Final MW football power rankings

WyoSports senior editor Robert Gagliardi gives his final power rankings for Mountain West football in 2012:

1. Fresno State (9-3 overall, 7-1 MW): As stated numerous times this season, this is the most complete team in the conference. That was evident in the all-conference selections as junior quarterback David Carr was the Offensive Player of the Year, senior safety Phillip Tomas was the Defensive Player of the Year and receiver Davante Adams was the Freshman of the Year. In all, the team had a league-high first team all-conference players. The Bulldogs were the highest scoring team in the MW (40.2 ppg), was second in scoring defense (22.2 ppg) and intercepted the most passes (20). Despite a 10-point loss at Boise State, the nod goes to the Bulldogs as the top team in the league this year.

2. Boise State (10-2, 7-1): Head-to-head play doesn’t mean much in these rankings (you can weigh in on that if you want) because San Diego State won at Boise State this season. The Broncos have been nationally ranked all season. Their strength was on defense as they finished in the top 10 nationally in scoring defense (14.9 ppg), total defense (304.7 ypg) and in turnover margin (+18). The offense was OK, and improved as the season went on.

3. San Diego State (9-3, 7-1): Not a lot of separation with these first three teams. The Aztecs won their final seven games of the season, and did it mostly with a powerful run game. What’s even more impressive is San Diego State did a lot of its work with sophomore backup quarterback Adam Dingwell after senior starter Ryan Katz suffered a season-ending leg injury in the eighth game. Coach Rocky Long’s 3-3-5 defense improved as the season went on, thanks in large part to the play up front. That enabled Long to be named the MW Coach of the Year.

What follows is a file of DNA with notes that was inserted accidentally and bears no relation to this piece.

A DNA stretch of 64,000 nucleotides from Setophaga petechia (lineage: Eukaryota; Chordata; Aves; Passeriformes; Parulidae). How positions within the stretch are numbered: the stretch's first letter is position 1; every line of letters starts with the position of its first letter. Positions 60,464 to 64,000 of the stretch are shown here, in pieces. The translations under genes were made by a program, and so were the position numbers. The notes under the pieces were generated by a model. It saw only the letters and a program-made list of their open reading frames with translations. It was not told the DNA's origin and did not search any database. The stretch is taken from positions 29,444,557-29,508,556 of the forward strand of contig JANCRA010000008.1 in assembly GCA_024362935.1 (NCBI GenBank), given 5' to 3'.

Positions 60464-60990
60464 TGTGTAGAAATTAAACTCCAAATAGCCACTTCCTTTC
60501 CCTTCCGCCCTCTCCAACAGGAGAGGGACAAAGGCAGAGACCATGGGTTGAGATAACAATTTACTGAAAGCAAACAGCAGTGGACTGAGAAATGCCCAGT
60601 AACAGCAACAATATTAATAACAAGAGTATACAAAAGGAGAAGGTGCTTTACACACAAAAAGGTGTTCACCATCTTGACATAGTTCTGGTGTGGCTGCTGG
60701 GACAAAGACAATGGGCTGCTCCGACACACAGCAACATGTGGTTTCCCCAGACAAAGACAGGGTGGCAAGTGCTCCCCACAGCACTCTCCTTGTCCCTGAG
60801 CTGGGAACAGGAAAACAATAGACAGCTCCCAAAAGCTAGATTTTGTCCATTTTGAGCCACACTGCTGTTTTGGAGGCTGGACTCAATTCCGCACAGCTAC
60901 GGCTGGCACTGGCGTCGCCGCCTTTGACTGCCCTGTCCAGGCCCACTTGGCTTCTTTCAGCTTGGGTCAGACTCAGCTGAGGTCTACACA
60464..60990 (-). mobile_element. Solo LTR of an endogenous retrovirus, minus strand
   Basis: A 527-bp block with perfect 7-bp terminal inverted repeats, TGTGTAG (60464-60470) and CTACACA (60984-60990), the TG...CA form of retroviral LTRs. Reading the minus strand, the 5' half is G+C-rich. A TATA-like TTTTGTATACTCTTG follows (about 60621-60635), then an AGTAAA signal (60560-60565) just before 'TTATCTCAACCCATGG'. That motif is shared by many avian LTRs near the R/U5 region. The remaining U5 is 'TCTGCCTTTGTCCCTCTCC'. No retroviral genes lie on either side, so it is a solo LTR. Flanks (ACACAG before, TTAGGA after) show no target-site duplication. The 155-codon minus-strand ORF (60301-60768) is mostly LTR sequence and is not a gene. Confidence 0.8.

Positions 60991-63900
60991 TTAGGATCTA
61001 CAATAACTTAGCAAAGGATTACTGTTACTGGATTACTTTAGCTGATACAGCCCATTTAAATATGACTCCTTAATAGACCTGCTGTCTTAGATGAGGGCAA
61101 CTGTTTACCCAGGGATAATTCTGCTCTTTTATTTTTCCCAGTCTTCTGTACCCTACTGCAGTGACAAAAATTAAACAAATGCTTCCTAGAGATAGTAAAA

4. Nevada (7-5, 4-4): Again, head-to-head play not a factor here as Nevada was pounded at Air Force 48-31. Although there is  not much separation between Nevada and Air Force, I gave the edge to the Wolf Pack based on its offense. Junior running back Stephon Jefferson was second in the nation in rushing (1,703 yards, 22 TDs) and sophomore quarterback Cody Fajardo threw for 2,530 yards and 17 touchdowns, and ran for 981 yards and 11 TDs. Nevada also was 5-1 on the road. If Nevada can find even a decent defense, this is a scary team next season.

5. Air Force (6-6, 5-3): The Falcons lost three of their last four to finish the season, with the only win against last-place Hawaii. As always, Air Force had one of the nation’s best rushing offenses (328.8 ypg, second in the nation). But everything else was pretty mediocre. Still, it was good enough for a sixth straight bowl appearance with Troy Calhoun as coach.

6. Wyoming (4-8, 3-5): The Cowboys beat all the teams (UW didn’t play Hawaii) below them in the final standings — and in these power rankings. A good offense with a bad defense, and a team that lost to Nevada and Air Force by a combined eight points. A lot returns on offense, but a lot of improvement needs to be done on a defense that was last in total defense (470.2 ypg) and second-to last in scoring defense (33.4 ppg) in the MW.

7. Colorado State (4-8, 3-5): Like Wyoming, the Rams beat the three teams ranked below them in the standings and these rankings. If the team can find a quarterback, and keep him healthy, better times are ahead of it.

8. UNLV (2-11, 2-6): Another frustrating season was capped by an embarrassing 48-10 loss at Hawaii. Still, coach Bobby Hauck is trying to rebuild the program the right way with young players. The win-loss record doesn’t indicate it, but progress was made. Five losses were by eight points or less. There are pieces to build around such as redshirt freshman quarterback Nick Sherry and junior running back Tim Cornett.

9. New Mexico (4-9, 1-7): At mid-season the Lobos has four wins and first-year coach Bob Davie was a coach of the year candidate. New Mexico lost their final six games, but the job Davie and his staff did was impressive. More talent and depth are needed, but four wins is a great start in this rebuilding process.

10. Hawaii (3-9, 1-7): Still the clear-cut bottom team in the league, but the Rainbows closed the gap a little near the end of the season. The defense ended up 40th in the nation in terms of yards allowed, but both the offense and defense were last in the conference in points scored (21.2) and points allowed (35.7). Two of the team’s wins were against non-FBS teams.

Do you agree or disagree with these rankings? Let me know what you think.